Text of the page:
Warm steam enveloped Shaun’s vision, the scent of crispy roast turkey flooding the small kitchen as he removed the delicious bird from the oven. He set it down, careful as ever, before removing the roast potatoes too. The spread looked splendid, and it looked even better once everything was displayed on the narrow dining table.
Perfectly roasted turkey filled with a delicious sausage and onion stuffing, garlic roast potatoes, a herby bake using his home grown vegetables, hot gravy – and two bowls of steaming sweet potato soup.
“This looks wonderful!” Cynthia gushed. She took no time in sitting herself down, reaching for the wine she had poured them.
Shaun wasn’t much of a drinker, but as he took a sip of the sweet white wine he had to admit Cynthia had chosen well. He almost felt guilty for trying to chase her out of the door earlier, but it was clear from the smile on her face there were no hard feelings. It was difficult to feel angry or disappointed with such a spread in front of them. He grinned at Cynthia, and she smiled back.
Cynthia sliced the turkey – and the crackle of the crispy, roasted skin made his mouth water. Then came the vegetables, baked perfectly in a rich tomato sauce. Cynthia’s eyes widened in delight as she took a bite – and yes, Shaun felt just a little proud. “This is delicious,” she exclaimed with a laugh, “I’ve never tasted anything this good.”
“You helped,” Shaun replied, taking a bite of the turkey. It had been slow roasted with plenty of garlic and herbs, and he doubted there was anything better. “You should take half the credit,” he continued with a grin.
“Not half. After all, you grew the vegetables. I’ll take maybe… twenty-five per cent credit?”
Shaun simply rolled his eyes. They continued to chat as they ate – and the more they talked the more Shaun found himself enjoying her company. He wasn’t unsociable, not by any means – he travelled as often as he could, met new people from all over, and spent the majority of his free time with friends. His life was busy, exceedingly so, and sometimes he just liked to spend time alone. Yet, even with Cynthia’s obnoxious laugh and constant chatter, Shaun didn’t miss his usual quiet Christmas.
Soon their plates were cleared, the wine finished, and the two sat back with satisfied smiles. “I don’t think I’ve ever eaten that much in one go,” Cynthia said with a laugh, “but it was fantastic.”
“I could eat more,” Shaun admitted, “but we still have the dessert you brought over.”
Her eyes lit up, and she straightened in her chair. “It’s a ginger cheesecake. Not traditional I suppose, but I promise you, it’s great.“
Shaun couldn’t argue with that, so he stood to fetch it from the fridge. Sure enough, it looked appetising – a thick chocolate base, creamy cheesecake on top and decorated with white chocolate and crystallised ginger. He sliced into it with ease, and quickly took the two plates back to the table.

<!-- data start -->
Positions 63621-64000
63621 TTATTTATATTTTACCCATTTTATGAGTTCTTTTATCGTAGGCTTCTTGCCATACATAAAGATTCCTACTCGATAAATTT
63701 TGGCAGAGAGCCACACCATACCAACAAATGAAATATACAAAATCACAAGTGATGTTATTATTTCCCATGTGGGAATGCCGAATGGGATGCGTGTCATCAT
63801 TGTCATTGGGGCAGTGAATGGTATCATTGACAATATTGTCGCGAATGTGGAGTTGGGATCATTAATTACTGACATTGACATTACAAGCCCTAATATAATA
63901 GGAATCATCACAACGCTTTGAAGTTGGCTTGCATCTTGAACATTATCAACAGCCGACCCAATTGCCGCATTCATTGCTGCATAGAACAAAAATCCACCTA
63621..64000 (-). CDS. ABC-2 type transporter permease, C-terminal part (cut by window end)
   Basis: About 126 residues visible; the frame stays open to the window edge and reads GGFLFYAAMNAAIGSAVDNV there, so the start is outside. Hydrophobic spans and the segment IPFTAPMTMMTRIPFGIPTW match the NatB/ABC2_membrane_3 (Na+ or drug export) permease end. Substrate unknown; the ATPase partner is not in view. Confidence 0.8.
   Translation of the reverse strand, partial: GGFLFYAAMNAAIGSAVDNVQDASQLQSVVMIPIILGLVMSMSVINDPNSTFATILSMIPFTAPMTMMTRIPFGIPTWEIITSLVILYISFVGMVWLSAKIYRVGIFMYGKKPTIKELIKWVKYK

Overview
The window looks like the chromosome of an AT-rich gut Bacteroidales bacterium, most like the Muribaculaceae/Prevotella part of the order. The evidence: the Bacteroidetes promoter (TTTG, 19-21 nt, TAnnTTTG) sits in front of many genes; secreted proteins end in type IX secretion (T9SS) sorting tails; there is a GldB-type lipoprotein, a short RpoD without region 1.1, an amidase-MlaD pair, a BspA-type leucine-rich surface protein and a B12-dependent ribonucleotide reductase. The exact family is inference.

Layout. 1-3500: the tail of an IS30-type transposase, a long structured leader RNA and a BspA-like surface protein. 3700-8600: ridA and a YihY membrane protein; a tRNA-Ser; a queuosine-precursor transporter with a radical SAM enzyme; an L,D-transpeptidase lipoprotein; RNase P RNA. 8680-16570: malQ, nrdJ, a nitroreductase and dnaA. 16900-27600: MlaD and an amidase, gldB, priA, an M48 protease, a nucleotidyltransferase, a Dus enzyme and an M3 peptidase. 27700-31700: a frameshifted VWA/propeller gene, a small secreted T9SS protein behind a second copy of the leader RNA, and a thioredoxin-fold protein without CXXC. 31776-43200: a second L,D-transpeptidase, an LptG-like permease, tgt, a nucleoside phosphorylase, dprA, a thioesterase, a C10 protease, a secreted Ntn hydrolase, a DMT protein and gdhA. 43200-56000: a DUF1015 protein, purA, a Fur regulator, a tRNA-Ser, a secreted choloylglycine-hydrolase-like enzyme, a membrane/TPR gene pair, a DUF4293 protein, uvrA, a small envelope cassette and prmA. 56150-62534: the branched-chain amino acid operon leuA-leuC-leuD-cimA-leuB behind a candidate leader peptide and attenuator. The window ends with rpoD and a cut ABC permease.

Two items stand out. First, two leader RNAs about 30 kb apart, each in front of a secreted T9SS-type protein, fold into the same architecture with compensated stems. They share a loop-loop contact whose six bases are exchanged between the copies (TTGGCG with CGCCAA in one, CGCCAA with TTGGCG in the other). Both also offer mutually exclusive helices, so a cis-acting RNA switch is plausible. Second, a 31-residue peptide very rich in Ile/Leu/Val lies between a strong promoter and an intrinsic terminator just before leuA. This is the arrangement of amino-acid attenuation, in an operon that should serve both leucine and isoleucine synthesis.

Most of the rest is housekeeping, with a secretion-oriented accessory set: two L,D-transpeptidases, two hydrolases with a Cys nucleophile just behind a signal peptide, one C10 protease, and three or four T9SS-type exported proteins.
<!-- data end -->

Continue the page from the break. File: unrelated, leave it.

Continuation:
“You know,” Cynthia mused as she lifted a fork, “I wasn’t sure if I should have come over today. I do know you like Christmas on your own, and I don’t doubt you enjoy yourself.” She twirled her fork, sinking it into the fluffy cheesecake, “but honestly, since my daughter moved to England I don’t see her as much, and I miss having a full house.”
Shaun gave her his best reassuring smile. “I was surprised to see you, that’s for sure,” he replied, “but I’m glad you’re here. Today has been great.”
“Hasn’t it?” Cynthia replied with a deep laugh, “I’ve enjoyed myself too. So thank you – and uh, sorry for storming in unannounced.”
Shaun shrugged, a smile curling at his lips. Sure, he had been disappointed at first, but he couldn’t deny that he had enjoyed the company. That wasn’t to say he wanted to make it a regular occurrence – he still enjoyed his quiet Christmasses – but, well, Cynthia’s presence had been lovely.
They ate in comfortable silence for a moment, something rare around Cynthia. The cheesecake was delightful – sweet but sharp, refreshing after such a heavy meal. His slice was finished in no time, and before long they had finished a second slice too.
There was still a mountain of leftovers, and Cynthia was happy to help him box it all up for the fridge. They worked efficiently, as if they had been doing it together for years – and once again Shaun was struck by how comfortable it all was.
“Thanks for the amazing dinner,” Cynthia said as she put the last of the potatoes away, “it’s been great. I should probably head home now.”
Shaun surprised himself with a laugh, one that burst from his lips without permission. “It’s still early,” he offered, “stay for a hot drink, at least.”
Cynthia glanced outside and Shaun’s gaze followed. It wasn’t quite dark, but the street was washed in the soft glow of the streetlights. They illuminated the pristine white snow, the glittering of the neighbour’s Christmas decorations – and, most of all, the light patter of snow falling fresh against the ground.
“I suppose I could stay a bit longer,” Cynthia admonished with a beaming smile, “do you have any chamomile tea?”
So on they continued, chatting over mugs of steaming tea by a crackling fire in Shaun’s cosy little living room. The clock slowly ticked away, later and later, but neither noticed.
Shaun thought of his parents enjoying their time abroad, most likely lounging on the beach of all things. And he thought of the plan he had for Christmas, one that Cynthia had thoroughly ruined. Honestly, Shaun was perfectly content. He didn’t want to be anywhere else.